So, here’s the deal: it’s all about the grooves and sipes.

The grooves (those V shaped voids) are there to get most of the water out of the tire’s way, while the sipes, those tiny cuts in the tread, are super important for soaking up any leftover moisture.

Now here the Turanza All Season 6 comes out with some significant improvements over its predecessor. In fact it outperforms nearly all tires (in its grand touring category) in terms of wet braking.

Weather Control Evo
Weather Control Evo

This is thanks to its very well optimized interlocking sipes and an updated rubber composition which (although lacks slightly in dry) does a great job sticking up with wet roads.

In contrast, the Weather Control Evo, despite having numerous interlocking sipes, shows relatively more slippage. And that’s mostly because its sipes aren’t as flexible and the rubber’s a bit stiffer.

But here’s the kicker: the difference between these two tires isn’t huge, especially when we’re talking about wet handling. And that’s mainly because the predecessor is interestingly better at resisting hydroplaning. Let me explain it in the next section.

Aquaplaning Resistance

Hydroplaning happens when your tire can’t push away water fast enough. And instead of gripping the road, your tire starts to skim over a water layer, kind of like it’s surfing. Needless to say, it loses all of the tire’s traction.

Now, both Bridgestone tires here are pretty impressive providing above average performance and float speeds (among other grand touring competitors).

But comparing them together, you get to see the predecessor taking the lead. This is because the Weather Control Evo is relatively more voided up and got these interconnected grooves that do a better job at channeling water away, particularly in sideways directions.

And with less water in the way, the sipes can do their thing more effectively, which means better handling in the wet.

That’s why there’s not much of a difference between both tires here when it comes to wet handling.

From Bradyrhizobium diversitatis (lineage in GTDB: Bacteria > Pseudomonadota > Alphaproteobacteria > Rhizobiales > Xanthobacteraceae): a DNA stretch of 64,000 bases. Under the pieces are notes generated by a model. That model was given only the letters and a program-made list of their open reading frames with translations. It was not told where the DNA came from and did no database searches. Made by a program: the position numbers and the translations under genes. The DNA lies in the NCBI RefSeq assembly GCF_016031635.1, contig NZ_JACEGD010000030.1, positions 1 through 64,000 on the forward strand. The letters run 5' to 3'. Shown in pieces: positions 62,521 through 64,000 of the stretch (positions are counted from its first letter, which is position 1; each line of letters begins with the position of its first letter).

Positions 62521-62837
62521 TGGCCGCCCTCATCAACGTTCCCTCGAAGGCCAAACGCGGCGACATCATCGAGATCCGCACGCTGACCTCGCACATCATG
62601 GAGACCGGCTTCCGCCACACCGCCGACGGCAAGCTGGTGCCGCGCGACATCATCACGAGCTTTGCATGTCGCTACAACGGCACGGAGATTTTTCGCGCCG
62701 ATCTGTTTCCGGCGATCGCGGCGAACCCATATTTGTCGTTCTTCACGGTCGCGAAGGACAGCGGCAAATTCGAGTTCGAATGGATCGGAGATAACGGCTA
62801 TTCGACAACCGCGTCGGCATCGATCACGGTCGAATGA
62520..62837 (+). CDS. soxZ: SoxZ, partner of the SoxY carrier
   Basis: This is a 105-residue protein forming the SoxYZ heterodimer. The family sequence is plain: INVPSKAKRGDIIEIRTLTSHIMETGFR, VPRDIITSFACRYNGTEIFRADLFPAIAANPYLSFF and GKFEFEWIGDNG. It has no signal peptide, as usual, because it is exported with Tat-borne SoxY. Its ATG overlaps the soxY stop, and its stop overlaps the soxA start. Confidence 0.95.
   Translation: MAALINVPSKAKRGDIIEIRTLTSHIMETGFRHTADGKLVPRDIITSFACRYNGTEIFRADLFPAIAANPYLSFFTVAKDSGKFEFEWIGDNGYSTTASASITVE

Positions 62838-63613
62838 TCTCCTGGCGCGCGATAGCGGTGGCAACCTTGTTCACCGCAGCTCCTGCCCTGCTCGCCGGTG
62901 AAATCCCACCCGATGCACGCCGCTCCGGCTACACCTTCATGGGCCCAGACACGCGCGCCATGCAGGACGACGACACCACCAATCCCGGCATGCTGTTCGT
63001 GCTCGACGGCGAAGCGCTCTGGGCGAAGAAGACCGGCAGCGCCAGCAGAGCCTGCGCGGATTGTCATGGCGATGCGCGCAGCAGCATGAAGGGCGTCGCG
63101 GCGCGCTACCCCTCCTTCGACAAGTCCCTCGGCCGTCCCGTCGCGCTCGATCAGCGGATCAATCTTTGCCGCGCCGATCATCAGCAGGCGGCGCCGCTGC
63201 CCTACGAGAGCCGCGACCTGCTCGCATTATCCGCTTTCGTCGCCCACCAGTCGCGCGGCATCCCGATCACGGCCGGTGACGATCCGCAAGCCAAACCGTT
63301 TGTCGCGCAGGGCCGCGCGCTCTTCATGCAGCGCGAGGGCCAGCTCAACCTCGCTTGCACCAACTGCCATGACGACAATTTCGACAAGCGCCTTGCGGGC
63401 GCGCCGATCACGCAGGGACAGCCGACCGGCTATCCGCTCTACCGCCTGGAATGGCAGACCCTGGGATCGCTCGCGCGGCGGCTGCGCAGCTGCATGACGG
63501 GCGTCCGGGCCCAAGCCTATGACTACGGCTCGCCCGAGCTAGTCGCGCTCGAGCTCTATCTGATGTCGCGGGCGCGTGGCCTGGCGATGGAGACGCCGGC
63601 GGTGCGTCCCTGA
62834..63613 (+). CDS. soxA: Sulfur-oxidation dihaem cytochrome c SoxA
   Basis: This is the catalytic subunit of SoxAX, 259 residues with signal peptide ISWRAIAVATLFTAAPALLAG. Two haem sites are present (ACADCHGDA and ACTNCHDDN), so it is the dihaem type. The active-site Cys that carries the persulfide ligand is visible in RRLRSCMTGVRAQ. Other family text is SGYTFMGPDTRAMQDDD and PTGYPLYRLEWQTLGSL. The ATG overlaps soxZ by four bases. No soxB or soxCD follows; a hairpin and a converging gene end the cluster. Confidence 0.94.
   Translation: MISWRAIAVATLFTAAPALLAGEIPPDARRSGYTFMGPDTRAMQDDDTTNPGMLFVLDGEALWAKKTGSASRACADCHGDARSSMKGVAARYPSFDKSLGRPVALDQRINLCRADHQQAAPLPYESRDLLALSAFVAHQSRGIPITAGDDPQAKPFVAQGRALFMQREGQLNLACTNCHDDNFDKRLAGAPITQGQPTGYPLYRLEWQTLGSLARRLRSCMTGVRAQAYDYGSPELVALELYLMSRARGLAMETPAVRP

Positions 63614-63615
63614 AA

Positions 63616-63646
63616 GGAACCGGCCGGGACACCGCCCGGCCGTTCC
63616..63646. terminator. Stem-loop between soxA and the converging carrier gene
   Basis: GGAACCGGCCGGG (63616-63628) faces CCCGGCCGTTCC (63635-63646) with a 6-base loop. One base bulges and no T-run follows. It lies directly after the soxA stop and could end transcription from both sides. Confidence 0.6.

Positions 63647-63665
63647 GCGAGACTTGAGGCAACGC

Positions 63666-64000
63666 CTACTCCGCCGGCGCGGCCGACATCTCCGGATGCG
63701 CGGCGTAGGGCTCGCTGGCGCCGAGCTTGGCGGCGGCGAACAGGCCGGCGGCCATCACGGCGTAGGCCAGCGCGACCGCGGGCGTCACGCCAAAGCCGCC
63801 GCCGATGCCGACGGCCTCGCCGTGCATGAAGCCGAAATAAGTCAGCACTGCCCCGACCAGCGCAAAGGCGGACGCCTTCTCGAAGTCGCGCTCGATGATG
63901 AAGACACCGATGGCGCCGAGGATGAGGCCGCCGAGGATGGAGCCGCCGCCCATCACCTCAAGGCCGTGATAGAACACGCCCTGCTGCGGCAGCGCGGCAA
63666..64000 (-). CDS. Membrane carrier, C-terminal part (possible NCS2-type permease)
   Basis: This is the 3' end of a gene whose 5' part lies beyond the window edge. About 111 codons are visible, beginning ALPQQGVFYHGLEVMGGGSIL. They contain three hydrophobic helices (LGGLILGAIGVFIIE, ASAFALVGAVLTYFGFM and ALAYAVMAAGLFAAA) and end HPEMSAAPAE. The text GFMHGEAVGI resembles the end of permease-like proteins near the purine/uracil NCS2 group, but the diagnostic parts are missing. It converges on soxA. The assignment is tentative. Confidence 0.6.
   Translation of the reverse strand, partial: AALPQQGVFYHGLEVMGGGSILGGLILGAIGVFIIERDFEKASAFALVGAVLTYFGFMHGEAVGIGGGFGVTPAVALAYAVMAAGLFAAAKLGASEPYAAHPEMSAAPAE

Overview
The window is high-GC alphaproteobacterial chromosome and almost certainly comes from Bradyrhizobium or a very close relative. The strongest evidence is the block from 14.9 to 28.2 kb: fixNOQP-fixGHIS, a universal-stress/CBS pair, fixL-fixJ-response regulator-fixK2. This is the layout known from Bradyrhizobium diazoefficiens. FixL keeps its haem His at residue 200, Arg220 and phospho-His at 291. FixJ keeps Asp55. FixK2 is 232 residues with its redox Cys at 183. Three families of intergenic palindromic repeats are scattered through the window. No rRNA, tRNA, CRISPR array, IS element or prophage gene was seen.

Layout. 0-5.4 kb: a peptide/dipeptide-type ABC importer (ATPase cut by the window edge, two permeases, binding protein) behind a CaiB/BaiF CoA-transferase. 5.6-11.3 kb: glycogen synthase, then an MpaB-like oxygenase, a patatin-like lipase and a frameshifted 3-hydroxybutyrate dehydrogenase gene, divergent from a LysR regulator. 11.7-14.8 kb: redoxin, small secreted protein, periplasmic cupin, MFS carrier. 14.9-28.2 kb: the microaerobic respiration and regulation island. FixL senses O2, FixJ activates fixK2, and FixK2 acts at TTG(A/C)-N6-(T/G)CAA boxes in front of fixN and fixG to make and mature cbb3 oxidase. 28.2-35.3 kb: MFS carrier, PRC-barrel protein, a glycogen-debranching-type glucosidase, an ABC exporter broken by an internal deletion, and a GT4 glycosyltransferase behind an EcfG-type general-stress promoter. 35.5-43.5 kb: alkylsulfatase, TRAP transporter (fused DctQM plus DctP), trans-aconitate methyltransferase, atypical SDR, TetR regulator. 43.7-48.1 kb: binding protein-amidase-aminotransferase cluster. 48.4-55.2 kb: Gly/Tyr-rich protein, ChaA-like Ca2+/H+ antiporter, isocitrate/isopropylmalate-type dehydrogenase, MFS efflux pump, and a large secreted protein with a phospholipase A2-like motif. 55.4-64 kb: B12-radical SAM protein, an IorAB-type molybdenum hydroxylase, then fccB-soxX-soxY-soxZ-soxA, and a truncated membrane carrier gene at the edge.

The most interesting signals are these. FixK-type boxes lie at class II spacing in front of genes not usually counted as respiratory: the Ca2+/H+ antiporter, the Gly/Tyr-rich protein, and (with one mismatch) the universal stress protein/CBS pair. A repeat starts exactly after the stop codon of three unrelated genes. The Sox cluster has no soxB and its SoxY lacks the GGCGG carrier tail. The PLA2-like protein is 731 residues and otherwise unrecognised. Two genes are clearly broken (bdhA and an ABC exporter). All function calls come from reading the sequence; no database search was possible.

Overall Dry Performance

The overall dry performance of tires hinges on two primary elements: their longitudinal grip and handling. Let’s analyze both elements one after the other.

Directional Grip

Directional grip is the tire’s straight-line traction and is significantly influenced by its interaction with the road, primarily through the tread’s central section. This area basically forms the most effective contact patch with the ground as the tire rolls linearly.

This understanding sheds light on why the new Bridgestone Turanza All Season 6 tire demonstrates superior overall performance, providing superior braking (which is how this grip gets calculated).

Though the difference is small, we’re only talking less than half a feet (on average) in my 60 to 0 mph tests (comparing multiple sizes on both tires).

But yes there’s improvement for sure with the newer tire and that’s because of its cleverly engineered contact patch and a tread design with fewer voids.

I mean compared to its predecessor, the Turanza AS6 offers a higher rubber-to-voids ratio, ensuring increased rubber-to-road contact.

Additionally, the tire’s reduced weight is its another plus point.

I mean the Weather Control A005 EVO generates relatively more momentum with its heavier weight, thereby increasing the effort required to stop it. So needless to say, this weight directly decreases its stopping performance in comparison to its successor.

Overall Handling

When you’re checking out how well a tire handles, you’re really looking at two main things: how quickly it reacts to your steering and how much grip it’s got on the road, especially when you’re making those tight turns.

Focusing first on grip, the Bridgestone Weather Control A005 Evo takes the lead here, showcasing slightly greater g-force readings in tests.

This enhanced lateral traction is due to the tire’s optimized road contact. Plus the tire also features advanced biting edges, strategically designed including the specialized in-groove notches located at the shoulder block edges.